No rock gets the best of ol' Preacher!
The morning after the scuffle, a train comes in to the mining town. A man gets off the train, who we find out is Coy LaHood, the boss of the opposing mining company and father of Josh. Josh and his associate explain the situations over the past few days to Coy, which angers him greatly. They ride off towards their own settlement while talking about how they need the carbon field that Hull's settlement is mining because their cobalt fields are almost depleted. Meanwhile, Hull, Preacher, Sarah, and Megan all ride into town after Hull finds a 4 oz. nugget of gold. Hull goes to the supply store in order to pay off his tab, and while he's inside, Coy's crew come over to the wagon and tell Preacher that Coy would like a word with him. Preacher leaves the wagon and steps inside Coy's office. Coy explains to him that he wants that carbon field, even going so far as to show Preacher a supposedly-legit document of claim to the land. Preacher calls his bluff, and then asks how much each claim would be worth to Coy. Coy offers $100 a head, but Preacher tells him it would have to be $1,000 a head minimum. Coy agrees to these terms, but tells Preacher that he will kill everyone in the settlement if they say no, that he will "do what's necessary". He mentions that he knows a marshal by the name of Stockburn, which catches the ear of Preacher as if the name is familiar. Stockburn is a corrupt marshal with six deputies who will sell their services of "justice" to the highest bidder. Hull gets back to the wagon to find out that Preacher was taken in by Coy, and as Hull moves towards Coy's office, Preacher comes out. They all leave back for the settlement on the wagon.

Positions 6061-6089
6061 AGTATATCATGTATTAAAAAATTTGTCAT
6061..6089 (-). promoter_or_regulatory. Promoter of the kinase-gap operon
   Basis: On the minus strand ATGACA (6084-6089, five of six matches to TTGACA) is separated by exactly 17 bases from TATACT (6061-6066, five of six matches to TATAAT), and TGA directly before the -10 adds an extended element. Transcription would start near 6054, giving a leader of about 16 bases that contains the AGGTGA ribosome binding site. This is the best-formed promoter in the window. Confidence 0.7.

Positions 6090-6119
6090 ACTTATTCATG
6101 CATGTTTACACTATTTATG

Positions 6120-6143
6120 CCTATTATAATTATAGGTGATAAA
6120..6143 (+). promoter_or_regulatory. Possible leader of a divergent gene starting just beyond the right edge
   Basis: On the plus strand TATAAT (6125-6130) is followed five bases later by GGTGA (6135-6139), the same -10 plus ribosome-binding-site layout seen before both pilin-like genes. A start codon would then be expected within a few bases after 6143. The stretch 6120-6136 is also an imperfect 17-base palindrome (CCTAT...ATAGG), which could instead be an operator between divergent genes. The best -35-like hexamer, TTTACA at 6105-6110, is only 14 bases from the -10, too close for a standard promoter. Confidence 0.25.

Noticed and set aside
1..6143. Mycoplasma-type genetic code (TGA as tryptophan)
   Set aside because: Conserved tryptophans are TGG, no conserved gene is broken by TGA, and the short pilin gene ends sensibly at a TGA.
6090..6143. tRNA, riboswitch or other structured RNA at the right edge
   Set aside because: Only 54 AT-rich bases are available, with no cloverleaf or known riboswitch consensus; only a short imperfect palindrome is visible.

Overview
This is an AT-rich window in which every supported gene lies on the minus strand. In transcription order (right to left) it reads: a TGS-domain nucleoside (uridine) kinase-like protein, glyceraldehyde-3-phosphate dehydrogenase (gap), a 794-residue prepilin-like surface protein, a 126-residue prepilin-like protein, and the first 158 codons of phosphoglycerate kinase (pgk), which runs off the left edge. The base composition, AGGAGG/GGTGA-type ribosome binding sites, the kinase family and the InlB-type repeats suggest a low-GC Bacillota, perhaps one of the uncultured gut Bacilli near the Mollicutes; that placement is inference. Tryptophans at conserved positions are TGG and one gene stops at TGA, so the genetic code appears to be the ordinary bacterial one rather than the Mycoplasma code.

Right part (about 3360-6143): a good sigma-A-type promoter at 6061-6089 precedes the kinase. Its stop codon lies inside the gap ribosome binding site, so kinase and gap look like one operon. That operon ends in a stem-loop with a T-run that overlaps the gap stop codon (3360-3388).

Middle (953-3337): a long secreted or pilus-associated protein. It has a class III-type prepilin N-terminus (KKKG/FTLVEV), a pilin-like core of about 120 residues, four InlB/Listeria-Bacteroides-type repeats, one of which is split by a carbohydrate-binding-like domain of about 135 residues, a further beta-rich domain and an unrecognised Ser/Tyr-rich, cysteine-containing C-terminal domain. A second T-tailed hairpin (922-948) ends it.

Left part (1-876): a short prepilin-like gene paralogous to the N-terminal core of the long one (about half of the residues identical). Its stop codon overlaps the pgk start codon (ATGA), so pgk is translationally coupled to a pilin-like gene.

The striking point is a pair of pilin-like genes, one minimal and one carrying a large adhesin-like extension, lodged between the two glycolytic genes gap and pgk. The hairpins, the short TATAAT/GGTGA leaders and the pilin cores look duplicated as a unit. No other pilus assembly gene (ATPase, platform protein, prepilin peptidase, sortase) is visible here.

The miners are all gathered around a fire, pondering whether they should give up their claims for $1,000 a head. Many believe it's a good idea, as they've never even seen $1,000 worth of gold for any one individual out of the land. Hull gives a speech about how this land is their home and that giving up their claims is not just about the land, but how it is about their dreams and their hopes, as well as striking it rich and raising their families. The miners unanimously agree that they will not sell their claims. Preacher makes sure that the miners understand how dangerous Stockburn and the deputies are, and the miners say they are willing to take the chances of 20 against 7.
Coy LaHood makes an offer...they might could refuse?
Preacher wanders out in the woods, where he finds Megan. Megan explains that she buried her dog here, who was killed in the attack at the beginning of the movie. She then confesses that she is in love with Preacher. Preacher replies that he loves her too, but Megan tells him that she wants to make love to him. Preacher points out that she is too young for that, and he does not love her in that way. Megan becomes angered by the idea and begins yelling at him that she has seen the way Preacher looks at Sarah - that Sarah loves Preacher and Preacher loves Sarah. After cursing at him to go to Hell, she runs off.